For many businesses, cybersecurity is an abstraction that exists in the virtual world. Visualizing its impact in the physical realm can be difficult, making it easier to undervalue its importance.
Unfortunately, the recent Colonial Pipeline ransomware attack demonstrated how the virtual world can have a very real impact on the physical. If you turned on the news that day, you likely saw cars lined up for miles waiting to get gas. People were filling portable containers with gasoline to ensure they didn’t run out of fuel. The US government even waived transport restrictions for truckers and railways to allow gas to be delivered. At that moment, the criticality of cybersecurity was obvious.
Most organizations approach cybersecurity as an add-on to their existing digital infrastructure. They put in firewalls and scan emails to keep bad actors out.
As cybercriminals become more sophisticated, though, companies must add to their defenses. And every tool increases a system’s complexity until the infrastructure is a patchwork of solutions.
“When businesses have a security incident, the cause is rarely a single point of failure,” explains Alan Hendricks, Senior Director of Cybersecurity Practice at DMI. “It’s often multiple, interconnected factors. Which means you can’t just fix one thing and solve the problem.”
For maximum protection, organizations need an enterprise view of their cybersecurity to ensure all of their solutions are integrated.
Security by Design
When companies move into new offices, they install security systems. They hire security firms to assess the space, so all access points are monitored. Organizations put in access control systems to restrict those who can enter the premises and protect high-value assets. They ensure that a comprehensive security plan is designed before they move into their new building.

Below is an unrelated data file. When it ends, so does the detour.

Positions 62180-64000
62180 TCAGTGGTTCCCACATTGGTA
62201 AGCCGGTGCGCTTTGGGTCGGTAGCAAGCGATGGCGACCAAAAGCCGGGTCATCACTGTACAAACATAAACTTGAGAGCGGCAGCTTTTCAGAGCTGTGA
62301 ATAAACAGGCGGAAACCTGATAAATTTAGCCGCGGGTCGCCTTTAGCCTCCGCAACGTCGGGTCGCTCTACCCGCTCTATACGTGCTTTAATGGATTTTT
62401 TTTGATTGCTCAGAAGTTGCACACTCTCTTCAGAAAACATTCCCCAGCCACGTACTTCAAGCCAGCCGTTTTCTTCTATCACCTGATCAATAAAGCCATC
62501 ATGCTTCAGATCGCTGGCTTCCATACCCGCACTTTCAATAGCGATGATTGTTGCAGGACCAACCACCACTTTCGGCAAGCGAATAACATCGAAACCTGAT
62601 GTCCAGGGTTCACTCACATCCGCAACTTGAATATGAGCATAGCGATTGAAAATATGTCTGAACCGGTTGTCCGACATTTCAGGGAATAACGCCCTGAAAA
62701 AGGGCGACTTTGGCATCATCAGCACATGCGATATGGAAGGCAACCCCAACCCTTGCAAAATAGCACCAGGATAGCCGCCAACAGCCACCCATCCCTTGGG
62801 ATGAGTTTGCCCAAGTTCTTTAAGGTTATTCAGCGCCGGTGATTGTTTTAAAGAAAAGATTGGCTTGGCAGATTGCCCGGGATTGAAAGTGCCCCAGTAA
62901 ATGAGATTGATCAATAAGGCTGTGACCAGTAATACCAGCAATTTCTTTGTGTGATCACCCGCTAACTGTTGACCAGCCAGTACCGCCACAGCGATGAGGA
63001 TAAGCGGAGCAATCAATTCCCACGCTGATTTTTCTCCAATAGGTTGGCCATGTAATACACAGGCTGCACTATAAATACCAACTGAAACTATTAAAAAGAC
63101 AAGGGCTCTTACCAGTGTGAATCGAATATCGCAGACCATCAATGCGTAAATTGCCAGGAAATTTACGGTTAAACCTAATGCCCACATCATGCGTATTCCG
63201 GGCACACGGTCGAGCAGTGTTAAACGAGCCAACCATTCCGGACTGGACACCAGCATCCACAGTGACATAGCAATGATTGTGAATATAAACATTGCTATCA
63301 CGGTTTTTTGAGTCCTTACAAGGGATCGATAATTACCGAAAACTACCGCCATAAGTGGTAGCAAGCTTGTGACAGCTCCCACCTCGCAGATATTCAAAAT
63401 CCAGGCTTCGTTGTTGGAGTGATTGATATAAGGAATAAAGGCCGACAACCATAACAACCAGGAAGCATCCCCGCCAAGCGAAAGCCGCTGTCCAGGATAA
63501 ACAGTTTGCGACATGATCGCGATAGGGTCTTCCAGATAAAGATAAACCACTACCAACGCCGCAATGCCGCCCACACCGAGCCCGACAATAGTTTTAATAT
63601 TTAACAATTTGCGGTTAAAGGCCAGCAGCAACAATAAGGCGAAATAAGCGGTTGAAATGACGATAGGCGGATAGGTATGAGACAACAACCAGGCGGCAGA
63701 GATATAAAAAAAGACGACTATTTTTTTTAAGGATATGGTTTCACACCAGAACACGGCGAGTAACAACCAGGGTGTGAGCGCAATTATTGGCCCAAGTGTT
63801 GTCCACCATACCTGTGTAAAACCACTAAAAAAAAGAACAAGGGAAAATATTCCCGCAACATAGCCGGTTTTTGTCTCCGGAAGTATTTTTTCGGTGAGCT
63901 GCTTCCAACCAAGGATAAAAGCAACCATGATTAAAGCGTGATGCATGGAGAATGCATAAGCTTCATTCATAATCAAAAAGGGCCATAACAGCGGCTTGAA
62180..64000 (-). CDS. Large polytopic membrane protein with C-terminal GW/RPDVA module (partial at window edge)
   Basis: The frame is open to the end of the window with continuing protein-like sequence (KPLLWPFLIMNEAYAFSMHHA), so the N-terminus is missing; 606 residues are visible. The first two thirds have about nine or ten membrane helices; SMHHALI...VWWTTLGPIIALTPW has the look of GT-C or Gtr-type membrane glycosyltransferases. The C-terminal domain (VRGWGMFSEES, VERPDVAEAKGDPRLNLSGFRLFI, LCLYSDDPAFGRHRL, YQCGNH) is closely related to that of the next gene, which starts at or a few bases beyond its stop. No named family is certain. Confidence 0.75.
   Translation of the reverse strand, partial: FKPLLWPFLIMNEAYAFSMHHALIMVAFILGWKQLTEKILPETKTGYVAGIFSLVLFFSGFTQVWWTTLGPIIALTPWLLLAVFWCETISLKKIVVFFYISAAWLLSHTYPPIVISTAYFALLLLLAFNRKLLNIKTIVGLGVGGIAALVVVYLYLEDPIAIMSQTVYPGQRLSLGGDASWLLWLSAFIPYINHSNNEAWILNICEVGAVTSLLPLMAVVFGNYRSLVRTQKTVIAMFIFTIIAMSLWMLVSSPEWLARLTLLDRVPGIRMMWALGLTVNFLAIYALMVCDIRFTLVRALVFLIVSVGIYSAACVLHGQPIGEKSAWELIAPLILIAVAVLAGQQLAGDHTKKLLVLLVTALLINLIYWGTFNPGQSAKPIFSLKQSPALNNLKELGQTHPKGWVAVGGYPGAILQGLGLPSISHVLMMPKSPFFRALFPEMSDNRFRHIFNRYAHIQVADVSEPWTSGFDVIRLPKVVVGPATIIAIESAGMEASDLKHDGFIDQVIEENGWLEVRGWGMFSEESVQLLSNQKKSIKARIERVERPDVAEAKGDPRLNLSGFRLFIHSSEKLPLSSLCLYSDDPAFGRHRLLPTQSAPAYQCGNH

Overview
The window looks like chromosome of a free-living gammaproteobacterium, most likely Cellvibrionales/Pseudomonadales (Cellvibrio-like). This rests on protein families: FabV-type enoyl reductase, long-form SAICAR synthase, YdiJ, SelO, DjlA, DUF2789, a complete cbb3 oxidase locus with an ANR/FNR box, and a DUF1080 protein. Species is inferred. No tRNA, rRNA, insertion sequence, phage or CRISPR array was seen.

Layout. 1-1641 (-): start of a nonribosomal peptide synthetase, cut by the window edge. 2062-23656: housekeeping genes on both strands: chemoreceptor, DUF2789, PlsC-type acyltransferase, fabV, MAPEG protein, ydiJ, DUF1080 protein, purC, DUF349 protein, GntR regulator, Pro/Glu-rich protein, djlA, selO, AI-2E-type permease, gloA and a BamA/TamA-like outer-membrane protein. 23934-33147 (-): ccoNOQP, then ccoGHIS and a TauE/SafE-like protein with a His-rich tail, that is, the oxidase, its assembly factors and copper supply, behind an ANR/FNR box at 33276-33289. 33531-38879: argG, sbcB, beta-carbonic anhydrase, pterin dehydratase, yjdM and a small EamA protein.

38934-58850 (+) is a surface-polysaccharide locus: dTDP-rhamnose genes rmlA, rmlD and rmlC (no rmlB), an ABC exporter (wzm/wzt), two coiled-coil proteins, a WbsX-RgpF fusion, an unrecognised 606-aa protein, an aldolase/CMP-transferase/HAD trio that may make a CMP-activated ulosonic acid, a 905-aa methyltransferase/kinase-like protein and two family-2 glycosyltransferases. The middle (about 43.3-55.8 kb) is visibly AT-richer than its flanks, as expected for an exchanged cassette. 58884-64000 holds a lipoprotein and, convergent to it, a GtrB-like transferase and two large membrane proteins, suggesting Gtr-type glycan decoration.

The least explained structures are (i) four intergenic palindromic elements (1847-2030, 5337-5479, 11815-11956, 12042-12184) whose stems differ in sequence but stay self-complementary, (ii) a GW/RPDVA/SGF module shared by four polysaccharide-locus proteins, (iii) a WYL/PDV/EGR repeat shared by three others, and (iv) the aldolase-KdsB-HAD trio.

The same level of risk assessment is rarely applied when it comes to cybersecurity integration. Cyber risk management is often thought of as a separate entity and not integrated into the infrastructure’s design. But, at DMI, we believe it should be part of your overall business risk management strategy.
“There are many things you need to factor in,” Hendricks says. “For example, you have to address protection measures — things that prevent a cybersecurity incident from occurring. You also need resilience measures, which minimize impact and maximize recovery. That’s just one aspect, though. You have to approach cybersecurity from a defense-in-depth mindset.”
There are a variety of systems that need to be considered — both digital and non-digital — including:
- Perimeter Security
- Network Security
- Endpoint Security
- Application Security
- Data Security
- Personnel Security
- Physical Security
“When you lack integration across these different areas, you end up with security gaps,” Hendricks says. These tools and technologies must be able to work together.
Lack of cybersecurity integration not only weakens defenses, but it also increases costs. Redundant tools are purchased. IT spends hours trying to lock down remote access, only to have employees working from unsecured home networks. If a successful cyberattack occurs, then critical systems and operations may be disrupted — which can have both direct fiscal costs as well as intangible losses, such as brand reputation and employee distrust.